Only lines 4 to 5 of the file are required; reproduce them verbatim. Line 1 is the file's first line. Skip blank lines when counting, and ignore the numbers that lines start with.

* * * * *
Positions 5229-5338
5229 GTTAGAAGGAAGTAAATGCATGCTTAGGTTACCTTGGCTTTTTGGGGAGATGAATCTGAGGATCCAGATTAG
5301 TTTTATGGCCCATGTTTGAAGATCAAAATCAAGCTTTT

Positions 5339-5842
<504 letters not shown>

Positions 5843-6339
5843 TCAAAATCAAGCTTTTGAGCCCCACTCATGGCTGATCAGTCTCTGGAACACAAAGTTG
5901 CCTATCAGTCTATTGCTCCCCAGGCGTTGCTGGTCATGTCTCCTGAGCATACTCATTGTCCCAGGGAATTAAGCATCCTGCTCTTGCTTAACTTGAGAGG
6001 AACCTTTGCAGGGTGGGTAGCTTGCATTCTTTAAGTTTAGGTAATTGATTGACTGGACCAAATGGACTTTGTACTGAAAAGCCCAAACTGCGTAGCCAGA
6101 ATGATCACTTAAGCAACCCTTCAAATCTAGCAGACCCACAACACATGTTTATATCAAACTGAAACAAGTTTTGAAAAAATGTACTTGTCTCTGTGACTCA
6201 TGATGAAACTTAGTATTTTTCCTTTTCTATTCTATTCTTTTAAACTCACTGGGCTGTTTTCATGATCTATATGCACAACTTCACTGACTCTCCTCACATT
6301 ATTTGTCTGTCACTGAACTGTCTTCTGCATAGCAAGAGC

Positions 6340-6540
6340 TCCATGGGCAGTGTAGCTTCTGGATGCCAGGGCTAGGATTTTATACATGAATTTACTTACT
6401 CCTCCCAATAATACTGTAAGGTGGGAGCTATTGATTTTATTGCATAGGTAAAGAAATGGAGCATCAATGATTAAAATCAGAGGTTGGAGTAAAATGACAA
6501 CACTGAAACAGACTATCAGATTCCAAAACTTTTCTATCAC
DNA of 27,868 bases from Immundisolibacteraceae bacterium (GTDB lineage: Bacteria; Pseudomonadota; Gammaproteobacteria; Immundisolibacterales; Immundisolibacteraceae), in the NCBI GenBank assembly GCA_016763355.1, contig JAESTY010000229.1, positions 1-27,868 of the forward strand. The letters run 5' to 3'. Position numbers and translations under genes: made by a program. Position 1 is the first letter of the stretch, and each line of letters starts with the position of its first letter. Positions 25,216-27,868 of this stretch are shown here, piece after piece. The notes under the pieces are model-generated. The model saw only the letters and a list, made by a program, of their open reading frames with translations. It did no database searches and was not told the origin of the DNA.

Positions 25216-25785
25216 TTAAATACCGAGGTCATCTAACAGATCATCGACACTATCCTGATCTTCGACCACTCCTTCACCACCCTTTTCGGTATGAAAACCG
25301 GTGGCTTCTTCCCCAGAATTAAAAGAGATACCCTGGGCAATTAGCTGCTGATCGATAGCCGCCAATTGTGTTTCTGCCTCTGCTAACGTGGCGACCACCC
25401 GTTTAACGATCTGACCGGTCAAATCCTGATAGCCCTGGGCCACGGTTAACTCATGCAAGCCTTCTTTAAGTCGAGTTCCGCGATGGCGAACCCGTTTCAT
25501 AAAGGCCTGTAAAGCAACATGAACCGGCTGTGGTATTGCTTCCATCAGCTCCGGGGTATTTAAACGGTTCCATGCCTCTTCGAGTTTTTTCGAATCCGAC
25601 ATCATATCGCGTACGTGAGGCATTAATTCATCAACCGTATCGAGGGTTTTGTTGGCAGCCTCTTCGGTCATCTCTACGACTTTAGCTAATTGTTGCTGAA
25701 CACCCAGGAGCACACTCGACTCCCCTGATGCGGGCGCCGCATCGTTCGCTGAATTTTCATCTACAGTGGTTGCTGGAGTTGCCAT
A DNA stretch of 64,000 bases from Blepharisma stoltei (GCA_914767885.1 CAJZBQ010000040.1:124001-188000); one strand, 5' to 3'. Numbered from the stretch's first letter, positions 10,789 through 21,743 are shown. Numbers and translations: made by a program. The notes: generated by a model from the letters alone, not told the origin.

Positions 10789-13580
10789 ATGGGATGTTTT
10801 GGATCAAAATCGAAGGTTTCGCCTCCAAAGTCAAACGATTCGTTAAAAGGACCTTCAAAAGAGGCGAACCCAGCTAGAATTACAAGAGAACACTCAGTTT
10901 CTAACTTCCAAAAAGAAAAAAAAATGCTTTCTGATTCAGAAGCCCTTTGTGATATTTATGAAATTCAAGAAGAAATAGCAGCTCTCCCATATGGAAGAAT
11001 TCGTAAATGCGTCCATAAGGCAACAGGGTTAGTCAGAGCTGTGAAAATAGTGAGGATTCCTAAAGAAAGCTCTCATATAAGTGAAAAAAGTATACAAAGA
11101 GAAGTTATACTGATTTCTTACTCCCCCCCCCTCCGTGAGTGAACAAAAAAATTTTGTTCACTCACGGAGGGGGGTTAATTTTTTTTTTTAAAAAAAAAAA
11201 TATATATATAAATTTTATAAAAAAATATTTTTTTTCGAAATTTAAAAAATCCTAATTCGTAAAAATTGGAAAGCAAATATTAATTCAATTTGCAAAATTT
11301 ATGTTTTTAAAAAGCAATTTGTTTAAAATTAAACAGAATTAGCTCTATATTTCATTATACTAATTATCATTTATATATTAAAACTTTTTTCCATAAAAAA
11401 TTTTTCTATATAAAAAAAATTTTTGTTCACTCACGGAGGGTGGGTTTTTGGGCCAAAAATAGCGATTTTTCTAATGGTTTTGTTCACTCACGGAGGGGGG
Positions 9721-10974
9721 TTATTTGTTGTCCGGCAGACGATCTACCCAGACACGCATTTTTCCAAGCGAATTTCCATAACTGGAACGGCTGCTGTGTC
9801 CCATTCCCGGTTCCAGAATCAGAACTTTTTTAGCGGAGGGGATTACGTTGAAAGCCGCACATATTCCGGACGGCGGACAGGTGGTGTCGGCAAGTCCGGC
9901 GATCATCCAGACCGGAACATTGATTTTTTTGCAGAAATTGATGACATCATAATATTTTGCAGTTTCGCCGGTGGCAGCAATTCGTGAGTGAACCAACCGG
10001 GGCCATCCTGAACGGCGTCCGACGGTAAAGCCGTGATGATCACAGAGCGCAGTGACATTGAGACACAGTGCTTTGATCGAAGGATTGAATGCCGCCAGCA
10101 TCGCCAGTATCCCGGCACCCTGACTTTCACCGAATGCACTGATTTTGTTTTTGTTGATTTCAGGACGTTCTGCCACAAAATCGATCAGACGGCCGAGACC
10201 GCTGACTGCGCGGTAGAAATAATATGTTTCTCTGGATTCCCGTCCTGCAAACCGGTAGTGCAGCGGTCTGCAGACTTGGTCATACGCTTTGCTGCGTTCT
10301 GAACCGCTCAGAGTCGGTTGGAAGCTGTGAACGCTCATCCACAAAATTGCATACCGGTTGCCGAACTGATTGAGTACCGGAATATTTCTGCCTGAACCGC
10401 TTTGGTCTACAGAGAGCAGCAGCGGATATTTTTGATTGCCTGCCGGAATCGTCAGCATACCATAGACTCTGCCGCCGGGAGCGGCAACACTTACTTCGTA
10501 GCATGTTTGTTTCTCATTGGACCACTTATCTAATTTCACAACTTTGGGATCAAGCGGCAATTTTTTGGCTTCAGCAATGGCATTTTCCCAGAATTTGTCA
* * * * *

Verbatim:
Positions 5339-5842
<504 letters not shown>